Recession reign, spumes unemployment in UK

Job rate jumps to record 2,81,000 in just three months across the country


Unemployment shot up by a record 2,81,000 in the three months to May, with the jobless rate topping 10 per cent in one region for the first time in this recession, official data shows.

The rise took the jobless total to 2.38 million, the highest level since 1995, on the broadest Labour Force Survey measure of unemployment by the Office for National Statistics.

Youth unemployment jumped to a 16-year high of 7,26,000 after a quarterly rise of 95,000 — the biggest on record — and the number of people out of work for longer than a year rose by 46,000 to 5,28,000, the highest for 11 years.

The West Midlands was the hardest hit region, with joblessness jumping to 10.3 per cent. The north-east, Yorkshire and Humber, and London were next in line, but the south-east fared best, at 6.1 per cent unemployment. Brendan Barber, TUC General Secretary said, that the figures were “truly horrendous. It’s particularly worrying that over half a million unemployed people have been out of work for at least a year. With a new generation of school and college leavers soon starting to look for work, our unemployment crisis will get even bigger,” he warned.

Recession to persist

Professor David Blanchflower, Bank of England’s former labour market expert, said: “There is absolutely no sign that the recession is over. It seems to be worsening. There has been a very worrying rise in unemployment amongst the young and they are not eligible for benefits.”

He said this was part of the reason why the ONS had reported the smallest rise in unemployment measured on claimants, which rose by only 23,800 in June. Most young people are not eligible for jobseeker’s allowance.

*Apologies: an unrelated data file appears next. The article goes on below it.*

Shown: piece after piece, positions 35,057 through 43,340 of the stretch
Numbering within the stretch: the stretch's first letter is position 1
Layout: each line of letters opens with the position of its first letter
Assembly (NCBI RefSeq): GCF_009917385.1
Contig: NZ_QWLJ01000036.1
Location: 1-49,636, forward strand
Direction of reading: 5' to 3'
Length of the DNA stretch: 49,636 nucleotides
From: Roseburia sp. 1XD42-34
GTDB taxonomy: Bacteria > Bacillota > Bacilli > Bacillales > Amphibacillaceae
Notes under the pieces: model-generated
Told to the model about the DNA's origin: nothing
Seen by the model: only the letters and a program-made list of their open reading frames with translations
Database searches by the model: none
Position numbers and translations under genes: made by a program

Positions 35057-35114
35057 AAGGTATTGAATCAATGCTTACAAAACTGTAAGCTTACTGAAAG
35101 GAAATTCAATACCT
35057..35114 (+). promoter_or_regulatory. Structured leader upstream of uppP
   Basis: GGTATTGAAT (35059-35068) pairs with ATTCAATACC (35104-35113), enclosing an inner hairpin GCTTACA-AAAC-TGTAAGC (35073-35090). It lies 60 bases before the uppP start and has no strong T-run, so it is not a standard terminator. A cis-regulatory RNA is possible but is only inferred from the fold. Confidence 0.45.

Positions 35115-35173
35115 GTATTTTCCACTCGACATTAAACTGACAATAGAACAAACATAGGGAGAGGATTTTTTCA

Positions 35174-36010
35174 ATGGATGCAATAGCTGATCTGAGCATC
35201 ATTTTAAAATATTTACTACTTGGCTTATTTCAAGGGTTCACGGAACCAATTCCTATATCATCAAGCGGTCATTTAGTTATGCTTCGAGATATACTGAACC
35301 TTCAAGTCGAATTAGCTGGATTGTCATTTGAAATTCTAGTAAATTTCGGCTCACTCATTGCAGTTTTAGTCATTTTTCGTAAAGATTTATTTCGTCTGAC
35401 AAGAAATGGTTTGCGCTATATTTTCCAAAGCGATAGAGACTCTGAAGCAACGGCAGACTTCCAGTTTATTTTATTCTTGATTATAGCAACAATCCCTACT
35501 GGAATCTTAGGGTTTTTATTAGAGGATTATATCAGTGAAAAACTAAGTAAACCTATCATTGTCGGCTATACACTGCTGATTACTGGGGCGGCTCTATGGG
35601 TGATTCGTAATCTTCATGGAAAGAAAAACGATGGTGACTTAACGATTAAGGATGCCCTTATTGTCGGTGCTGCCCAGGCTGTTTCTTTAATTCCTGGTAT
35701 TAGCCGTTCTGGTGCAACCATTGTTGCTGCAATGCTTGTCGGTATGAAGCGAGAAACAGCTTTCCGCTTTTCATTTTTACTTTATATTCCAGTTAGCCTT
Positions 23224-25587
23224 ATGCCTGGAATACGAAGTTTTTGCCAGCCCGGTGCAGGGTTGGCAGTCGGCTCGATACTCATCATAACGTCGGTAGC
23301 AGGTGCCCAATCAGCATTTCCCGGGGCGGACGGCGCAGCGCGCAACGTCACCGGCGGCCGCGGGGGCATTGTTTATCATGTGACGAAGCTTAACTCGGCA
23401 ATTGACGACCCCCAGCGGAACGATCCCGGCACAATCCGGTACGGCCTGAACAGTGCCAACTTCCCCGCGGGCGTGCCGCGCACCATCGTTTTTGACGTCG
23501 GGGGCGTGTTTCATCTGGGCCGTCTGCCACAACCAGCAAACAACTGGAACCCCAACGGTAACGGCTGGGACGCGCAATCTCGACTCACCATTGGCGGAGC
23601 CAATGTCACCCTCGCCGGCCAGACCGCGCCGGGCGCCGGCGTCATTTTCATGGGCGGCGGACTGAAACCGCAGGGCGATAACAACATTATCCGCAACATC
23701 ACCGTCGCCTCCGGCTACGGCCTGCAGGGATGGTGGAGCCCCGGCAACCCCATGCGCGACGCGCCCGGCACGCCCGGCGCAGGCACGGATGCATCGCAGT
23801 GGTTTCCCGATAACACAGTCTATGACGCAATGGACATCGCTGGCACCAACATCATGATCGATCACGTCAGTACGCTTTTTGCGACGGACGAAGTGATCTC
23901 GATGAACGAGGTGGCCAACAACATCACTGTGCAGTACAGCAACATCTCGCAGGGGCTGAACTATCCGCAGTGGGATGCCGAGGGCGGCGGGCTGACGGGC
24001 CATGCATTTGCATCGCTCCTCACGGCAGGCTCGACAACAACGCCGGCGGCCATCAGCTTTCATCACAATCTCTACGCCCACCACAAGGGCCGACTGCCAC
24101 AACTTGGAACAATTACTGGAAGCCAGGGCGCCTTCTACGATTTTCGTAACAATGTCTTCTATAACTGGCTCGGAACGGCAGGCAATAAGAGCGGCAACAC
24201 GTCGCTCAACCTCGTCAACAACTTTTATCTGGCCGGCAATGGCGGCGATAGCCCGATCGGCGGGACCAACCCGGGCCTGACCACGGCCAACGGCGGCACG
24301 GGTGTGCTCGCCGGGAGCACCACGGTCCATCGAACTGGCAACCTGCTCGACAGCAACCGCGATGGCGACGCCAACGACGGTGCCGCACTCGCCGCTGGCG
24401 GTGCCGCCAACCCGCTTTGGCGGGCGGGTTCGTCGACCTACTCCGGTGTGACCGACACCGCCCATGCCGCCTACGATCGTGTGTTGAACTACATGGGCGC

The figures also suggested people were coming off the claimant count to go into part-time jobs because they could not find full-time employment. Philip Shaw, an economist at Investec Bank, said the claimant count figures had become unreliable, “biased down by individuals moving off the count on to government schemes such as the New Deal.” Jaguar LandRover announced it will stop producing its X-Type at the Halewood plant on Merseyside, with the loss of up to 300 jobs.

David Kern, chief economist at the British Chambers of Commerce, predicted unemployment would peak at about 3.2 million next year.

The figures also showed the number of people in work fell by 269,000 in the latest quarter to 29 million, after a record fall of 0.9 per cent in the employment rate to 72.9 per cent.

More than 3,00,000 people were made redundant in the three months to May, the second highest figure on record, and a rise of 31,000 on the previous quarter. Vacancies fell to a record 4,29,000 in the three months to June, down by 35,000 from the previous quarter. Manufacturing jobs continued to fall, down 2,01,000 over the past year to a low of 2.6 million. Average earnings, excluding bonus payments, increased by 2.6 per cent in the year to May, the lowest figure since comparable records began in 2001.

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